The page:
Today's plant tag might look like this hypothetical
Golden Sparkles Sunflower
Helianthus annuus 'Shimmer'
Asexual propagation prohibited by law
To decipher these various names, trademarks and patents,
we need to understand that horticulture has a foot in
both the science and commerce worlds.
On the science side, wild plants are given names in
an internationally agreed upon way, based on a system
that Swedish scientist, Carolus Linnaeus (1707-78),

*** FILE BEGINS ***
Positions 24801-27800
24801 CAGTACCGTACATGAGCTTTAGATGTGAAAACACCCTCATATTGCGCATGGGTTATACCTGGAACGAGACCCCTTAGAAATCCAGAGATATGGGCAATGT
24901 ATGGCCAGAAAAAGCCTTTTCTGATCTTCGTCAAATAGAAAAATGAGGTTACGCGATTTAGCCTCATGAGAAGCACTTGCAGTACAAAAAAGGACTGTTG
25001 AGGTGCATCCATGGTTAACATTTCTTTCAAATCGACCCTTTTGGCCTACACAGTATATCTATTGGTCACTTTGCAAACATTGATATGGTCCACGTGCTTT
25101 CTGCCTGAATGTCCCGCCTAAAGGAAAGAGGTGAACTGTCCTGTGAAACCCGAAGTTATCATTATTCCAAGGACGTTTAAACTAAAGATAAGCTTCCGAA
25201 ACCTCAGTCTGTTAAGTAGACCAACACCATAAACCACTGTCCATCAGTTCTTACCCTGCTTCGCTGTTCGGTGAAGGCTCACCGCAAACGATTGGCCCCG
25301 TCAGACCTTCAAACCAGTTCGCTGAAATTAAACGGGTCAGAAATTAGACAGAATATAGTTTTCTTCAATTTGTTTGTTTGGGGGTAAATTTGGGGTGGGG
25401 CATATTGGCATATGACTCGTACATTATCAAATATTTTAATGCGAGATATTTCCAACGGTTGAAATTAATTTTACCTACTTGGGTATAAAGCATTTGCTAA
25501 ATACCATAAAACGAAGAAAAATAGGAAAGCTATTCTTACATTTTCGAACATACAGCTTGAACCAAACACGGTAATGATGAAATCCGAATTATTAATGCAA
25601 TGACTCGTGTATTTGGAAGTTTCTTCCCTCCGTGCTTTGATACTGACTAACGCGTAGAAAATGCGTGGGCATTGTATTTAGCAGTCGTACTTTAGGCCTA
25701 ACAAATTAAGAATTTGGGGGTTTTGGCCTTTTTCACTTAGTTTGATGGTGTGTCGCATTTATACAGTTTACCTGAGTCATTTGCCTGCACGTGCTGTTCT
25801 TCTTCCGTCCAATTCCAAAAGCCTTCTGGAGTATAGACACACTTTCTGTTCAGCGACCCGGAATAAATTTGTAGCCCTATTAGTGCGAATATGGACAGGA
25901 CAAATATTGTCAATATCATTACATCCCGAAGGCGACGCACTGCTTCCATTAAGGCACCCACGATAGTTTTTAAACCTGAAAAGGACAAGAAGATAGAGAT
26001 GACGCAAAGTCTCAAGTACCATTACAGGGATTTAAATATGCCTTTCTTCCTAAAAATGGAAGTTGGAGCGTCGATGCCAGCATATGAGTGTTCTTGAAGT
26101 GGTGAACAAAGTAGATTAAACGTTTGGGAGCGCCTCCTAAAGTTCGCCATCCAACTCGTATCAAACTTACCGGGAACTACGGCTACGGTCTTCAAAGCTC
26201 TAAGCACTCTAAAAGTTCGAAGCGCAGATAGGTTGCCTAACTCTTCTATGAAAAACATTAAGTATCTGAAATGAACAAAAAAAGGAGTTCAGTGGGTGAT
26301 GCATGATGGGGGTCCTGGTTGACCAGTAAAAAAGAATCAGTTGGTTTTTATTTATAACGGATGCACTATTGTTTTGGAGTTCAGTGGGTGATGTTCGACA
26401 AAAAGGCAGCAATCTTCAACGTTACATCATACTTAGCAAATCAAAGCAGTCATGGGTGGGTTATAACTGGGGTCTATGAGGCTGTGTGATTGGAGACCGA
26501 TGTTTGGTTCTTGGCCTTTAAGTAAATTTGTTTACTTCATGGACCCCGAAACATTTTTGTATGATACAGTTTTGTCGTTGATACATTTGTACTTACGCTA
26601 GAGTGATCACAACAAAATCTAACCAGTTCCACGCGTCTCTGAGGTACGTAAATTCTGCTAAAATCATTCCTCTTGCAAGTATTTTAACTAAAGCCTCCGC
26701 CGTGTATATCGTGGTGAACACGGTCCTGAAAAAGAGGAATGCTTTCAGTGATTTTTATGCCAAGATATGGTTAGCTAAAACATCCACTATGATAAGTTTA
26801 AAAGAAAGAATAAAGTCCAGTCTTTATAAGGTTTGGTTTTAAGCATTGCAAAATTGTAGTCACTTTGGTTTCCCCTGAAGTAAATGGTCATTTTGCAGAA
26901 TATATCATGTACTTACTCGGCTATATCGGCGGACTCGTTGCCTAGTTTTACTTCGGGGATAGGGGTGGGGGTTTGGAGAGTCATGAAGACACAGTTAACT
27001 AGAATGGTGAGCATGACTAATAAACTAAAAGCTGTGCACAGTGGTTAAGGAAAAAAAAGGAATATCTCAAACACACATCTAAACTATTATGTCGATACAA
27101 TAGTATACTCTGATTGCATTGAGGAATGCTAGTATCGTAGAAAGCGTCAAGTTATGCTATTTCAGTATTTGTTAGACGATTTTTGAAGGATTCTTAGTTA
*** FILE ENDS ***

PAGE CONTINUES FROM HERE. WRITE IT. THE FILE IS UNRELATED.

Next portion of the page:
is credited with creating. Today, the International
Code of Botanical Nomenclature governs this system.
Under this code, a plant's genus name (which is usually
in Latin, capitalized and italicized) and species name
(Latin, italicized, but not capitalized) form the plant's
scientific name. In the example above, Helianthus annuus
is the scientific name.
there is a third word (not in Latin, not italicized, but
enclosed in single quotation marks) it identifies the
cultivar, short for cultivated (i.e., not wild) variety.
In the example, it's 'Shimmer'. This is where we start
to move from science into commerce.